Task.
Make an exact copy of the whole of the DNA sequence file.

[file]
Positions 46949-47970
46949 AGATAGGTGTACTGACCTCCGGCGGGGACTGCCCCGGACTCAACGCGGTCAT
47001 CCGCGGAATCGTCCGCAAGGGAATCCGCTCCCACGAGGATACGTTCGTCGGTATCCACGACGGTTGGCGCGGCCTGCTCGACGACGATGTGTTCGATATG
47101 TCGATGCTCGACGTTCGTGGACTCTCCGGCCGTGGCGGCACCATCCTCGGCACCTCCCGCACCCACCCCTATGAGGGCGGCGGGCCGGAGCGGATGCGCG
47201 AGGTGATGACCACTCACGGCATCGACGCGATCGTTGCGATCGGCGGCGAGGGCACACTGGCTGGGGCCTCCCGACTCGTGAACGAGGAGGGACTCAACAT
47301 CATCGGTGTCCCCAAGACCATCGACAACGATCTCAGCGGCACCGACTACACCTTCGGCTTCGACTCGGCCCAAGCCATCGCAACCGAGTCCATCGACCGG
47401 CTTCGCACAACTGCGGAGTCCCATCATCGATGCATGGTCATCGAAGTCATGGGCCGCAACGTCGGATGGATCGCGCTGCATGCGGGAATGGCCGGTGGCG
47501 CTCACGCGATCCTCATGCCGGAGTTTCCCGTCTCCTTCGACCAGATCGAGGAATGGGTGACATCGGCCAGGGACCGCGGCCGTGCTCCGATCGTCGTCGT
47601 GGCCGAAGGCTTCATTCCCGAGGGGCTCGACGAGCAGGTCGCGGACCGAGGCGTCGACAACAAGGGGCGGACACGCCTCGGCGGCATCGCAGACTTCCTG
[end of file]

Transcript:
Positions 46949-47970
46949 AGATAGGTGTACTGACCTCCGGCGGGGACTGCCCCGGACTCAACGCGGTCAT
47001 CCGCGGAATCGTCCGCAAGGGAATCCGCTCCCACGAGGATACGTTCGTCGGTATCCACGACGGTTGGCGCGGCCTGCTCGACGACGATGTGTTCGATATG
47101 TCGATGCTCGACGTTCGTGGACTCTCCGGCCGTGGCGGCACCATCCTCGGCACCTCCCGCACCCACCCCTATGAGGGCGGCGGGCCGGAGCGGATGCGCG
47201 AGGTGATGACCACTCACGGCATCGACGCGATCGTTGCGATCGGCGGCGAGGGCACACTGGCTGGGGCCTCCCGACTCGTGAACGAGGAGGGACTCAACAT
47301 CATCGGTGTCCCCAAGACCATCGACAACGATCTCAGCGGCACCGACTACACCTTCGGCTTCGACTCGGCCCAAGCCATCGCAACCGAGTCCATCGACCGG
47401 CTTCGCACAACTGCGGAGTCCCATCATCGATGCATGGTCATCGAAGTCATGGGCCGCAACGTCGGATGGATCGCGCTGCATGCGGGAATGGCCGGTGGCG
47501 CTCACGCGATCCTCATGCCGGAGTTTCCCGTCTCCTTCGACCAGATCGAGGAATGGGTGACATCGGCCAGGGACCGCGGCCGTGCTCCGATCGTCGTCGT
47601 GGCCGAAGGCTTCATTCCCGAGGGGCTCGACGAGCAGGTCGCGGACCGAGGCGTCGACAACAAGGGGCGGACACGCCTCGGCGGCATCGCAGACTTCCTG